ICT-enabled census to make a difference in DRC
By Issa Sikiti da Silva, in Kinshasa, DR Congo
It has been exactly 30 years since the Democratic Republic of Congo (DRC) conducted its last general census. It took several months to know the results of that census due to challenges of logistics, technology and incompetency, among others, in this vast mineral-rich country.
But this time authorities say things will be different. The country’s ministry of plan says the 2nd edition of the general census of the population and habitat (RGPH2) will be enabled with new ICTs to ensure that the process goes fast, smooth and faultless.
Prof Denis Nzita, general coordinator of Central Office for Census (BCR), said enumerators who will go out to collect data will use PDAs, to instantly transmit all the information back to the processing centre in the capital Kinshasa.
Nzita said Kinshasa will then process all the information coming from the provinces without delay and begin publishing the results by early 2015.
The DRC’s general census, which will kick off ‘soon’, is set to cost US$140 million, Nzita said.
Partners of the 2014 census include the World Bank, the African Bank of Development, the European Union and UNFPA.
“Africa is a continent of many challenges, and these include technology, road infrastructure, transport, telecommunications and corruption, and the only alternative is to always use the ICTs in such highly challenging environments to ensure that the work is made simple and the results are near perfect,” ICT teacher Euloge Samba told Biztechafrica.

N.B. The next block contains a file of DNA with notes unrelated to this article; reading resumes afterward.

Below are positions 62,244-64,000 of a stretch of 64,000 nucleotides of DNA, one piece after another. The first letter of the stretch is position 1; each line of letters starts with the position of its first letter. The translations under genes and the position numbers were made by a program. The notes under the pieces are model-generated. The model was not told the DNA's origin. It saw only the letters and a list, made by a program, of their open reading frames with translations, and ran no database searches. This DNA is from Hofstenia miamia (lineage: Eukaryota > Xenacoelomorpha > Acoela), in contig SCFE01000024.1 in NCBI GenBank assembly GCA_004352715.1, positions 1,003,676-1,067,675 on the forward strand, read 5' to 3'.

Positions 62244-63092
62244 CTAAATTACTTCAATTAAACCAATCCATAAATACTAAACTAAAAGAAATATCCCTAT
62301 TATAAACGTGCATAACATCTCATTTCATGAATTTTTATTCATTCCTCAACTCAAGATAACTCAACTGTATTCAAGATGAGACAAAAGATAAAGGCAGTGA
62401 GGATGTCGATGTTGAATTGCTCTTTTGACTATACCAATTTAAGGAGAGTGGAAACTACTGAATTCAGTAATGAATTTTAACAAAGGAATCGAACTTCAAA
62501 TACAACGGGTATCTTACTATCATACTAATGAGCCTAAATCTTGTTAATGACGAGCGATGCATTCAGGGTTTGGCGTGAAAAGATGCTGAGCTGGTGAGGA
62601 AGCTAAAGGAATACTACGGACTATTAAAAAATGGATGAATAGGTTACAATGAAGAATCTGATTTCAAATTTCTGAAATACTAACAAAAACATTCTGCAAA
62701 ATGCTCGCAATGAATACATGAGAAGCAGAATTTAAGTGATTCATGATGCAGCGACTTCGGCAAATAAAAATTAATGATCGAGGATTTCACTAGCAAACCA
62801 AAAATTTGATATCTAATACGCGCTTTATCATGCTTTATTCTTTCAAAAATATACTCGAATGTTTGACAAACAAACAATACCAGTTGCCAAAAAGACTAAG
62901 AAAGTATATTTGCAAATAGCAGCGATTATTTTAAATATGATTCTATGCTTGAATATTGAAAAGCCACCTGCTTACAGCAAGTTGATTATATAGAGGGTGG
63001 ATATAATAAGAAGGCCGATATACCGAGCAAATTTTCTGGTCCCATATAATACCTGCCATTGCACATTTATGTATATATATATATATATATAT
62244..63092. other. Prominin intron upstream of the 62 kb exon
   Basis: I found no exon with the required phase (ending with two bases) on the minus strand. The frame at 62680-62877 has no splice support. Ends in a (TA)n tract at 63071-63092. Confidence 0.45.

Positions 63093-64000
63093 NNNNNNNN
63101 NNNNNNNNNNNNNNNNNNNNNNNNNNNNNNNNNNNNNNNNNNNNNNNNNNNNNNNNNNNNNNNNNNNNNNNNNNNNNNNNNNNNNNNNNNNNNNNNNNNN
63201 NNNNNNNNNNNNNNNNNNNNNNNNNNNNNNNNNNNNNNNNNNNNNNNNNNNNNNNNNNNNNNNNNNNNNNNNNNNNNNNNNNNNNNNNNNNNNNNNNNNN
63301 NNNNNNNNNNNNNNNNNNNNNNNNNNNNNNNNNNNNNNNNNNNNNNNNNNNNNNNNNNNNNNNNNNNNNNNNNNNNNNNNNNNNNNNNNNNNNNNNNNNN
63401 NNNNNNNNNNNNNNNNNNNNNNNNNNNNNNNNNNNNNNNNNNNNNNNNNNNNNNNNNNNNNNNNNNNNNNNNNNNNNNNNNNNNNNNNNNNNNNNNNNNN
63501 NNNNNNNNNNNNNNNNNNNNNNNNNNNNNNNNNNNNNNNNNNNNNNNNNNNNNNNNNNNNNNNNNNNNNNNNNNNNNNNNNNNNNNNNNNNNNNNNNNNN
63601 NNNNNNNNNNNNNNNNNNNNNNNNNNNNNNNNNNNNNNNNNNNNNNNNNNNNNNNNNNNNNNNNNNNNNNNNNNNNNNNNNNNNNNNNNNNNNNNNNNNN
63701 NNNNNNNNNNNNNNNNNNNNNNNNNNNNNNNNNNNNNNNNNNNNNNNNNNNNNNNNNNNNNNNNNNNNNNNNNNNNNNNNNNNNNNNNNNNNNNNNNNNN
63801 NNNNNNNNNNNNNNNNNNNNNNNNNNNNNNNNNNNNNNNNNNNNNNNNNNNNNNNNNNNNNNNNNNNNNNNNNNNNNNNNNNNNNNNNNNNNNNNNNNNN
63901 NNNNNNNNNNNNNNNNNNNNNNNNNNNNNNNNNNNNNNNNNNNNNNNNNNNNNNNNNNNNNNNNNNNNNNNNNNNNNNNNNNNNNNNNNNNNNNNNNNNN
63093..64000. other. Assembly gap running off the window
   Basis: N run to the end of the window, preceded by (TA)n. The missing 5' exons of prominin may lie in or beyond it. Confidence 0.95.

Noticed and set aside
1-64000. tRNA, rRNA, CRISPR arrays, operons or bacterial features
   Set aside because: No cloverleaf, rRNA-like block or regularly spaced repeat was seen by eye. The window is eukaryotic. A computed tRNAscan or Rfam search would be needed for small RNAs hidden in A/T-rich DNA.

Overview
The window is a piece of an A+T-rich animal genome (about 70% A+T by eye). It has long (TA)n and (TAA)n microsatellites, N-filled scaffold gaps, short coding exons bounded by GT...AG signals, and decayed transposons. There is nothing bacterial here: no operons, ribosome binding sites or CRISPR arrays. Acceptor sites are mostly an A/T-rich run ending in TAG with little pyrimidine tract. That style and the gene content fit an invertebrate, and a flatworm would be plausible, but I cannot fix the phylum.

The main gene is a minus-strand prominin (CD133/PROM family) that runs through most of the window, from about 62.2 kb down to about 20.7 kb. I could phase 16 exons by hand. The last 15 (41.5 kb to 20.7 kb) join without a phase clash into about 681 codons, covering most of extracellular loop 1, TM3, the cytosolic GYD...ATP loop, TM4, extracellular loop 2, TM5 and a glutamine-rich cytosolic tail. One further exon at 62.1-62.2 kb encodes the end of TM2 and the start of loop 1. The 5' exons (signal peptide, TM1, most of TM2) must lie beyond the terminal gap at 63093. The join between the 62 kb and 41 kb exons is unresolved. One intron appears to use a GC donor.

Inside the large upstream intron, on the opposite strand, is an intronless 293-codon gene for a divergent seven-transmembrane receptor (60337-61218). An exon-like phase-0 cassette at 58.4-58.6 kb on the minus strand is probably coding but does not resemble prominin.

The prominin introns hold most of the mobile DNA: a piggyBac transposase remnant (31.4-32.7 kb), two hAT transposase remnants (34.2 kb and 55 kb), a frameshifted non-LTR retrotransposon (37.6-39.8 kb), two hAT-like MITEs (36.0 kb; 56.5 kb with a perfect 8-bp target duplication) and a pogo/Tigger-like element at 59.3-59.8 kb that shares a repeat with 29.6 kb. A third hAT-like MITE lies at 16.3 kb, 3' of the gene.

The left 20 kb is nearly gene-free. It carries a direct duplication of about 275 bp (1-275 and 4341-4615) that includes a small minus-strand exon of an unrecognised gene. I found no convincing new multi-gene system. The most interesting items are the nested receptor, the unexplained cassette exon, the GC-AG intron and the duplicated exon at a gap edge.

In Africa, only 52% of the population live in a country that has conducted a census, compared with 99% of Europeans and 95% of Asians, the United Nations said.
“In Africa, the primary obstacles that hamper the conducting of an accurate general census include funding crisis, political instability, lack of expertise and adequate planning, and skills shortage,” Samba said.
“In the case of the DRC, the government also needs to ensure that enumerators are properly trained to use these ICT-enabled machines, and that these tools are not faulty. And lastly these agents are paid what they deserve and get it on time in order to motivate them,” he added.
The UN said most African countries that used new technology for the first time experienced problems in operating scanning machines due to a lack of proper training.